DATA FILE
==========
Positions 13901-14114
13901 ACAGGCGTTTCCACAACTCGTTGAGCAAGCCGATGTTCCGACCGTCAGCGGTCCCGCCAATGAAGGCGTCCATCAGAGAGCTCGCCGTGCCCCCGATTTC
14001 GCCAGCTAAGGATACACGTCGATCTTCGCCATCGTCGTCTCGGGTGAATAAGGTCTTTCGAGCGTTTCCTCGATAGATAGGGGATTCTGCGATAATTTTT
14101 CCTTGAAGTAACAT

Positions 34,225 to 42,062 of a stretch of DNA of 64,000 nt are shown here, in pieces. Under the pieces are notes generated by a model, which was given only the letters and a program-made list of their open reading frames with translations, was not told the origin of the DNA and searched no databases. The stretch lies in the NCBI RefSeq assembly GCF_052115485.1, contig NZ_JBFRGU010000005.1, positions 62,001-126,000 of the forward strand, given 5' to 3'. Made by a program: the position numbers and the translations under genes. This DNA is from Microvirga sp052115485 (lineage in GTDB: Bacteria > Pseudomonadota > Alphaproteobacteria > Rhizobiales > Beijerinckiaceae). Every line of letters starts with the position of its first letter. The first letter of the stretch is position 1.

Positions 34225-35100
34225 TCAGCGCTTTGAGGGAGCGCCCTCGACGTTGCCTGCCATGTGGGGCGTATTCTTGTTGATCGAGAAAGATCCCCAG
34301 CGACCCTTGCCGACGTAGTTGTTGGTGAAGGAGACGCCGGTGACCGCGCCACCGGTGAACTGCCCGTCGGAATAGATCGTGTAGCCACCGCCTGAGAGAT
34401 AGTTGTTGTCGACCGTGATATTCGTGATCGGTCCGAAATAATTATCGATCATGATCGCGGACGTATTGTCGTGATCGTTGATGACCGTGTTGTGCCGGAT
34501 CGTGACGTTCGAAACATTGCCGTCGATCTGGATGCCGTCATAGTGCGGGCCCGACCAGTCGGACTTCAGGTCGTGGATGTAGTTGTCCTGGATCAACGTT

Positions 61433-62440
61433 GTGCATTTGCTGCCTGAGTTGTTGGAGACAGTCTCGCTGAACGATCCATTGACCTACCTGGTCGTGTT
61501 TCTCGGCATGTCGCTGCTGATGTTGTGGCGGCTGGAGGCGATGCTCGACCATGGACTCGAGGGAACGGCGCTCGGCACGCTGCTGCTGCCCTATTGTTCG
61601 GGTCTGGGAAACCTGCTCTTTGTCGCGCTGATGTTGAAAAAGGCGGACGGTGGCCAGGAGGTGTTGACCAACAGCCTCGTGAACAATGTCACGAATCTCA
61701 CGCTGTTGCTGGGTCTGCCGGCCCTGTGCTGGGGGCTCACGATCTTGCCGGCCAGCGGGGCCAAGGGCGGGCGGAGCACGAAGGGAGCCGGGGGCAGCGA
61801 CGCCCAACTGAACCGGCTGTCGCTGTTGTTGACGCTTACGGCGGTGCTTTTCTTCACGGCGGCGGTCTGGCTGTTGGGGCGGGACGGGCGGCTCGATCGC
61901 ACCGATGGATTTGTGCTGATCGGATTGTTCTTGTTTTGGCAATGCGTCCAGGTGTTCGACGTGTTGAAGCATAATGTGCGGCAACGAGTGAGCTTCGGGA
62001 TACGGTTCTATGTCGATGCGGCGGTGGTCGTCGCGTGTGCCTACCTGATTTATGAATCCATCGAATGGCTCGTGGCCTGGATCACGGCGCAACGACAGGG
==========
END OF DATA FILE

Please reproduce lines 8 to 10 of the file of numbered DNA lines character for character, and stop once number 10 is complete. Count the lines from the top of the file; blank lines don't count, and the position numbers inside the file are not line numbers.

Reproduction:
34301 CGACCCTTGCCGACGTAGTTGTTGGTGAAGGAGACGCCGGTGACCGCGCCACCGGTGAACTGCCCGTCGGAATAGATCGTGTAGCCACCGCCTGAGAGAT
34401 AGTTGTTGTCGACCGTGATATTCGTGATCGGTCCGAAATAATTATCGATCATGATCGCGGACGTATTGTCGTGATCGTTGATGACCGTGTTGTGCCGGAT
34501 CGTGACGTTCGAAACATTGCCGTCGATCTGGATGCCGTCATAGTGCGGGCCCGACCAGTCGGACTTCAGGTCGTGGATGTAGTTGTCCTGGATCAACGTT